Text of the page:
President Donald Trump, bringing along his ‘Nuclear Football” while taking his first outstation trip since the Capitol riots on Tuesday, has prodded Speaker Nancy Pelosi into asking some tough questions. After the riots last week, Pelosi told colleagues she contacted chairman of the Joint Chiefs of Staff Mark Milley about how to keep an ‘unhinged’ president from accessing the what was inside the briefcase.
So what is the ‘Nuclear Football’?
The nuclear football, also known as the president’s emergency satchel is a briefcase, the contents of which are to be used by the President of the United States to authorize nuclear attack while away from fixed command centers, such as the White House Situation Room. It functions as a mobile hub in the strategic defense system of the United States. It is held by an aide-de-camp.
Why is Nancy Pelosi concerned about the Football?
Nuclear command authority and the ‘Nuclear Football” are usually transferred to the new President during inauguration ceremonies. However, Donald Trump has expressed his hesitation in participating in Joe Biden’s inauguration, which could make the transfer of the special briefcase a lot more complicated than it is. She also raised concern over Trump ‘ordering a nuclear strike’ during his last few days in the office.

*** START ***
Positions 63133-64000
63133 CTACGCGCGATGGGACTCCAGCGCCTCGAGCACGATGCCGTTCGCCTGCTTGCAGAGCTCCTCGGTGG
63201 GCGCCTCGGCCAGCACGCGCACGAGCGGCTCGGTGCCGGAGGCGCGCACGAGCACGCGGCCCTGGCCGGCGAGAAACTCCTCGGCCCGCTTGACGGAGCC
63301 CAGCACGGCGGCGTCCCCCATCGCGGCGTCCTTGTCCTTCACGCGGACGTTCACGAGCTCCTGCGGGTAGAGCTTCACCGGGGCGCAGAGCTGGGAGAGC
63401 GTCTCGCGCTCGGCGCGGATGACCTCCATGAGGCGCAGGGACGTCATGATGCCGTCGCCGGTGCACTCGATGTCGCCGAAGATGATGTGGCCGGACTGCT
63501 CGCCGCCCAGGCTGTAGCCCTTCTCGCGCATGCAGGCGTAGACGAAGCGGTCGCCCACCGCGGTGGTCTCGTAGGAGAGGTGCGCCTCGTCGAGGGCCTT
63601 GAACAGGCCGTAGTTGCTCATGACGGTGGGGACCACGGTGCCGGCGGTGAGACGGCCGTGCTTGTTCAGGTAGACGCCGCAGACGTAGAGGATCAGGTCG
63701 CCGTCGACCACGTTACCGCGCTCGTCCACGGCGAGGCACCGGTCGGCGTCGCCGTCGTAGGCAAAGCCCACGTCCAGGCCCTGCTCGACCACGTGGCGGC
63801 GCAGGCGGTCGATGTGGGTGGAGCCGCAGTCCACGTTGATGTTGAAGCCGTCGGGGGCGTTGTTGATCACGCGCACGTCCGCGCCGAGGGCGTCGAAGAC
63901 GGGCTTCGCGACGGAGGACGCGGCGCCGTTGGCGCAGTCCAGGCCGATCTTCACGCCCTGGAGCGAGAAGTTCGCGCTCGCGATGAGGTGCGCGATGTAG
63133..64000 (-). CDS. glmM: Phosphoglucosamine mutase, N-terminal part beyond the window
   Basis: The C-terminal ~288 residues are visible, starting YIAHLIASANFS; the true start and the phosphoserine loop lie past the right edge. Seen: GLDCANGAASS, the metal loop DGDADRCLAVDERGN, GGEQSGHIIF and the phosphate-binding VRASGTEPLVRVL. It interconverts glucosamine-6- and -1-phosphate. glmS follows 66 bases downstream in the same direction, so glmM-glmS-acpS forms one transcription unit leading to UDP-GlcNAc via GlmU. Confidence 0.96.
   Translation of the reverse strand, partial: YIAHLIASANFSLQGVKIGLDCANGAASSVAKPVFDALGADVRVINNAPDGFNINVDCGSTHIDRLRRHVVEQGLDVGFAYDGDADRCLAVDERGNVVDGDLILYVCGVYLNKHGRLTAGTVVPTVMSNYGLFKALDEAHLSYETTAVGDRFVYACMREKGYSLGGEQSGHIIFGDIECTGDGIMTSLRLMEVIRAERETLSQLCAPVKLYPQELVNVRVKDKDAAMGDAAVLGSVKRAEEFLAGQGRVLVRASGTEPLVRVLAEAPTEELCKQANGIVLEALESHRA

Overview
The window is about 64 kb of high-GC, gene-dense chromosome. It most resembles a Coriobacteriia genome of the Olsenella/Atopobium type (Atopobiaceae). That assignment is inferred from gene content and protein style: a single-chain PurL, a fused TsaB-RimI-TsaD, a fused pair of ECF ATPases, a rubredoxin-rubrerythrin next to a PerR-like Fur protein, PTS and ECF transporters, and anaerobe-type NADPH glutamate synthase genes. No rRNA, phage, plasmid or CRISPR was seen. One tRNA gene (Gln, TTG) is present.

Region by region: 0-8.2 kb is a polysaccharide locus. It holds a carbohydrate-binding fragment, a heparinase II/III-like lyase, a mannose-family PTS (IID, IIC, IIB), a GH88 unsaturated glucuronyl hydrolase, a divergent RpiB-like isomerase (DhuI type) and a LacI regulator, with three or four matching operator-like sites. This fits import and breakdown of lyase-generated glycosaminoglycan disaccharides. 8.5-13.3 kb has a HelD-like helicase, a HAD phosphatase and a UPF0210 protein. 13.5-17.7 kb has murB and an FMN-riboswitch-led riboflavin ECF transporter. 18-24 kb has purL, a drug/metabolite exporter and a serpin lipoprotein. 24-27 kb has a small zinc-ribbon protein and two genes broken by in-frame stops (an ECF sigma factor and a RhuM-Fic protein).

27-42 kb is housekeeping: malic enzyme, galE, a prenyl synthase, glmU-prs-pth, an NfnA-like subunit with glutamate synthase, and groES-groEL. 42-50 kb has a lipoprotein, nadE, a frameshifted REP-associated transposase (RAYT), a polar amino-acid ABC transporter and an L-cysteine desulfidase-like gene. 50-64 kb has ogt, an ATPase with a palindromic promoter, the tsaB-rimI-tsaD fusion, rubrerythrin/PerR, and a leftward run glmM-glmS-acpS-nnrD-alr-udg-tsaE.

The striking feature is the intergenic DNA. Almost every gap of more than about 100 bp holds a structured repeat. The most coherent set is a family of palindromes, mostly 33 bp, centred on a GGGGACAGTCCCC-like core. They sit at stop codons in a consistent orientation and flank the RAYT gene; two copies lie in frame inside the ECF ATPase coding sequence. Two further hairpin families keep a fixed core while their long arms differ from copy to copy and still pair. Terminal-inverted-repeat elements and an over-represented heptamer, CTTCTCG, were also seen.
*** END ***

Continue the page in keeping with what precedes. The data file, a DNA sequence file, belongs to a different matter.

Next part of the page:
She raised the issue as she wrote colleagues to discuss how to proceed after the Capitol riots. Her caucus decided to go ahead with a historic second impeachment, with a vote set for Wednesday.
She headed her comment to colleagues: ‘Preventing an Unhinged President From Using the Nuclear Codes.’
“This morning, I spoke to the Chairman of the Joint Chiefs of Staff Mark Milley to discuss available precautions for preventing an unstable president from initiating military hostilities or accessing the launch codes and ordering a nuclear strike,” she informed them.
Notably, she did not reveal what response Milley provided, or whether any security guardrails have been established.
Trump maintains all of the powers of his office as commander in chief – although a series of resignations of cabinet chiefs and White House officials have deprived him of some of the advice and staff help he gets.